BFF-44 Venezuela crisis exposes new fault line in US-Russia rivalry





Venezuela crisis exposes new fault line in US-Russia rivalry

PARIS, Jan 30, 2019 (BSS/AFP) – The crisis in Venezuela has triggered fresh
tensions between Washington and Moscow, with chilly exchanges at the United
Nations, but analysts warn against the temptation of seeing the return of
Cold War-style divisions.

Since Venezuelan parliament leader Juan Guaido declared himself president
on January 23 to challenge leader Nicolas Maduro, the rivalry between the US
and Russia has returned with a vengeance.

Washington, as well as Europe and most of Latin America, has backed
Guaido, while Russia, joined by China, has denounced US pressure and insisted
that its ally Maduro is the only legitimate head of state.

“There’s a Cold War atmosphere,” says Thomas Posado, an expert in foreign
relations at the Paris VIII university in France, but “it’s a lot less

“What is particular about the Venezuelan crisis is that there are very
contemporary economic interests at stake, linked to how Venezuela’s debt is
going to be reimbursed, and to whom,” he added.

Russia and China have become the biggest lenders to Venezuela in recent
years and the largest foreign investors in the country’s oil sector, which
sits on the largest deposit of proven crude reserves in the world.

The US has its own interests to protect in the country as the single
biggest buyer of Venezuelan oil.

“It’s not the Cold War, it’s not old-style American anti-Communist policy
because there isn’t any Communism anymore,” said Richard Lapper, a Latin
American expert from the Chatham House think-tank in Britain.

Venezuela is just the latest in a succession of international crises on
which Russia and the US have found themselves on opposite sides.

“You can’t talk about there being some ideological divide like a new Cold
War because you can’t consider that Russia and China form a bloc” against the
West, said Isabelle Facon from the France-based Foundation of Strategic

She said Moscow and Beijing have grown wary of US and European foreign
interventions after their decisions to help topple the governments of Iraq in
2003 and Libya in 2011.

“They are very close in their criticism of what they see as the propensity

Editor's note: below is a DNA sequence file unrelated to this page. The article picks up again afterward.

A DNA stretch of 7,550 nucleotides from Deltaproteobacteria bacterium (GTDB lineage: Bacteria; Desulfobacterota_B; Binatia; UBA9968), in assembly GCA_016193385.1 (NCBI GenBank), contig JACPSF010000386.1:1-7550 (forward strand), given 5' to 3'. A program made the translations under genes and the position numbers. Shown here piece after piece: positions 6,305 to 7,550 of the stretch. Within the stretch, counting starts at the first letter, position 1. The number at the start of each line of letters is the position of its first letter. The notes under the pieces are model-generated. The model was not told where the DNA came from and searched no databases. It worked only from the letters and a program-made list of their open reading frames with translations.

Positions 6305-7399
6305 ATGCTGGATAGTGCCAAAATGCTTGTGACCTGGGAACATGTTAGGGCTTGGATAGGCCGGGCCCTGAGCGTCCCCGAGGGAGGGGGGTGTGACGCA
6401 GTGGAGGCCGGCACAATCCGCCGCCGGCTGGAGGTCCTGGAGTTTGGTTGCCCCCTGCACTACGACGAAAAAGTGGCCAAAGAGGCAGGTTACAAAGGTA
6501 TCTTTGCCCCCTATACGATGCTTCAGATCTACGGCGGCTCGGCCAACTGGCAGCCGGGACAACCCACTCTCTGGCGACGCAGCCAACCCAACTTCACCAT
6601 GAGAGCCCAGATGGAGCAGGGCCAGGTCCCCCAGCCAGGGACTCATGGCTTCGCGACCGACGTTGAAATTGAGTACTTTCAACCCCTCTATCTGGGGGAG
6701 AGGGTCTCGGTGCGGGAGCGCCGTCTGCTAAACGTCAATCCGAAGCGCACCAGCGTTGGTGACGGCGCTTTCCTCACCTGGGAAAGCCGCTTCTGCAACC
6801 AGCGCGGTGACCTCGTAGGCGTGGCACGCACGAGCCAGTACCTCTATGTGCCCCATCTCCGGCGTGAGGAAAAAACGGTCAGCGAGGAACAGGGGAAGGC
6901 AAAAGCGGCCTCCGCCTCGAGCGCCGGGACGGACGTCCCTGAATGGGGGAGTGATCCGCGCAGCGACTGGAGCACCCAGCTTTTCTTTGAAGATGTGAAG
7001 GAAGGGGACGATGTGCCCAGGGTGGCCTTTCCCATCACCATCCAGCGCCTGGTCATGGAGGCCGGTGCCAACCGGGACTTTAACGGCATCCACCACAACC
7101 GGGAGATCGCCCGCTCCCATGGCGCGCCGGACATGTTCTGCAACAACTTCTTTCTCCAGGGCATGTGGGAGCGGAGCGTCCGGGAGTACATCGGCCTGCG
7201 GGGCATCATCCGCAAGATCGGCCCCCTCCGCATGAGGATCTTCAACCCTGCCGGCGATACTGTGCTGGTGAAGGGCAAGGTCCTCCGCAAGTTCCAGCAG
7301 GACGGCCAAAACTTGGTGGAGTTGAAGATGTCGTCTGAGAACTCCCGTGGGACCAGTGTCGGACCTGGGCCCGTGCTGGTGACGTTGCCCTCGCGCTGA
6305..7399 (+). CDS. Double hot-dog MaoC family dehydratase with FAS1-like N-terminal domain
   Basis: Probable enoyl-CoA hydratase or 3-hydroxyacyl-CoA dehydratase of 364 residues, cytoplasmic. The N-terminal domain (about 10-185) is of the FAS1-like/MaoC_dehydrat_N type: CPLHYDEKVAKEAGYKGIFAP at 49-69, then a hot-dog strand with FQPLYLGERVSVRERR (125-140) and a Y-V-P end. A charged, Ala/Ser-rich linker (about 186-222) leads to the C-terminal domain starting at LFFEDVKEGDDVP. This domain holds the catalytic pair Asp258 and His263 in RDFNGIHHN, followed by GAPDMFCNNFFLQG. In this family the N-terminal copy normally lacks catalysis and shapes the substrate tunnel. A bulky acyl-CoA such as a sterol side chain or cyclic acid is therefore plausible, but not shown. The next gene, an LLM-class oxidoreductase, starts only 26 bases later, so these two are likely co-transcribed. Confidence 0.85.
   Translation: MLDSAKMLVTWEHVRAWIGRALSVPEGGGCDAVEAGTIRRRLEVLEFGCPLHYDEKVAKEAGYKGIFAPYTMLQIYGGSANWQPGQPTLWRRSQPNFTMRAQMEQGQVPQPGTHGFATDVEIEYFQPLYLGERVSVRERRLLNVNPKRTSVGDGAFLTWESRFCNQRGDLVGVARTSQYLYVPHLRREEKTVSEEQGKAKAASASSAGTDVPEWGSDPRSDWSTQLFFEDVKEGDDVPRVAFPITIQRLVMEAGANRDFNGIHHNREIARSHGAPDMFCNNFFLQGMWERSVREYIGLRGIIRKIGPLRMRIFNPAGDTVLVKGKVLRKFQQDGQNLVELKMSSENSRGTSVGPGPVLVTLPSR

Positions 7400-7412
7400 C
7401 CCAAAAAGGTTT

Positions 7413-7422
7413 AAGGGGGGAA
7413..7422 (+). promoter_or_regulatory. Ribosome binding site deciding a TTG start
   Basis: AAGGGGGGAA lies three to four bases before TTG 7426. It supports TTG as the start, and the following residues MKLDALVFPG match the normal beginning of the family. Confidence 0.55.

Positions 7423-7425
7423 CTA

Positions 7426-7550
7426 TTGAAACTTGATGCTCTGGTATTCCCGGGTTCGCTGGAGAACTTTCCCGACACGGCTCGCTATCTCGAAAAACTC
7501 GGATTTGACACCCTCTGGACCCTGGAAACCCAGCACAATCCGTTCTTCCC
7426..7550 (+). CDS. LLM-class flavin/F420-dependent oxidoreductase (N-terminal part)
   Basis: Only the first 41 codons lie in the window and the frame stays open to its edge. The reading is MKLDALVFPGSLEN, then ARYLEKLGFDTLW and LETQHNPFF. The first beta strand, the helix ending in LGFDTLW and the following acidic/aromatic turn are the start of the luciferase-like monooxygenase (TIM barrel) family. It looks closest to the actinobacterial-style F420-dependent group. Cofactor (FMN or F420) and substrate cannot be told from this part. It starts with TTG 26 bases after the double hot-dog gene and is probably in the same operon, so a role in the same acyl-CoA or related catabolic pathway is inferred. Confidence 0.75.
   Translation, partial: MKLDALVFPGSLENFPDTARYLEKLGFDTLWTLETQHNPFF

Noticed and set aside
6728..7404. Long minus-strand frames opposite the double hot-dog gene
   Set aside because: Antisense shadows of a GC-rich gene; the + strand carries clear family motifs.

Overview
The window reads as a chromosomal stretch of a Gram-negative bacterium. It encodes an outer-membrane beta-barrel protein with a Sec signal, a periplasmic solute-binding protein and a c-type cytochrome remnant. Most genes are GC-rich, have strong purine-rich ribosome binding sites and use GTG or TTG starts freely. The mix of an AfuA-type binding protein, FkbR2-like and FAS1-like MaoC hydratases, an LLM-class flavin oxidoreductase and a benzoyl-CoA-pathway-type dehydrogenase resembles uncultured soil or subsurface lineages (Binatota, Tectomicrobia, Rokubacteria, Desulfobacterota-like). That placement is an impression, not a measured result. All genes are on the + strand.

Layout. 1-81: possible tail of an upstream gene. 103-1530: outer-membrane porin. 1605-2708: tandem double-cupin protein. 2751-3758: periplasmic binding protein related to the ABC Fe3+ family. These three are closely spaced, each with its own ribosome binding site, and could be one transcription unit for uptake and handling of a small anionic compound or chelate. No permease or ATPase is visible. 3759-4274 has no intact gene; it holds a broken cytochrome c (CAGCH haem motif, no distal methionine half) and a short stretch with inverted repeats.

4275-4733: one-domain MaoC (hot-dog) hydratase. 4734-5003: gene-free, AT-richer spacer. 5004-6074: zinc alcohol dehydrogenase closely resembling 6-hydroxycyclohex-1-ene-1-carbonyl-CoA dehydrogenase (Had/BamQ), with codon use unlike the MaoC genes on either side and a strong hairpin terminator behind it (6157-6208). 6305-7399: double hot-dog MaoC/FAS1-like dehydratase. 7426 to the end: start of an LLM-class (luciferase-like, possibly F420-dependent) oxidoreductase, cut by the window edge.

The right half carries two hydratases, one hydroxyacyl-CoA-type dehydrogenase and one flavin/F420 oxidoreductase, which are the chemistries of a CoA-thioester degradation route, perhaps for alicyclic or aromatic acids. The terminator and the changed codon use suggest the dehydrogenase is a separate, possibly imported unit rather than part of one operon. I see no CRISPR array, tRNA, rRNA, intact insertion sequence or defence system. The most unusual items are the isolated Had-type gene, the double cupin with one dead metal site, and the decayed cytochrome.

of the United States and Europe to intervene and bring about regime change,”
Facon said.

The West, meanwhile, sees Russia as an increasingly aggressive power after
its military interventions in Georgia in 2008, Ukraine in 2014 and Syria in
2015, while China rapidly expands its global influence.

– Splintering ‘Western bloc’ –

Analysts also say that the unilateralist foreign policy choices of
President Donald Trump have fractured the traditional Western alliance
between the US and Europe, perhaps to the worst degree since World War II.

This means the Cold War-idea of a unified “Western bloc” has become
obsolete, while the European Union itself is divided on how to respond to the

At this stage, the EU looks unlikely to follow Washington in imposing
additional sanctions against Caracas.

“I think it’s a very high-risk strategy which the US and the Latin
American countries are embarked on. You don’t normally appoint an alternative
government,” Lapper said. “You assume that it’s not going to last very long.”

“The problem at the moment is that there’s no sign yet of the high command
of the armed forces in Venezuela ending their support for Maduro,” he added.
“And there’s no sign that Russia and China will not support him.”

Lapper sees the role of China as critical in Venezuela and many other
Latin American countries, which is a major change from the Cold War-era.

“One thing that’s changed over the past few years is that Chinese policy
in the region, rather than being accommodative, has begun to become more
aggressive,” Lapper said.

“They’re looking to shape things in Latin America as in the rest of the
world. China’s now the biggest trading partner for very many Latin American
countries, and a very big source of investment.”

BSS/AFP/RY/1958 hrs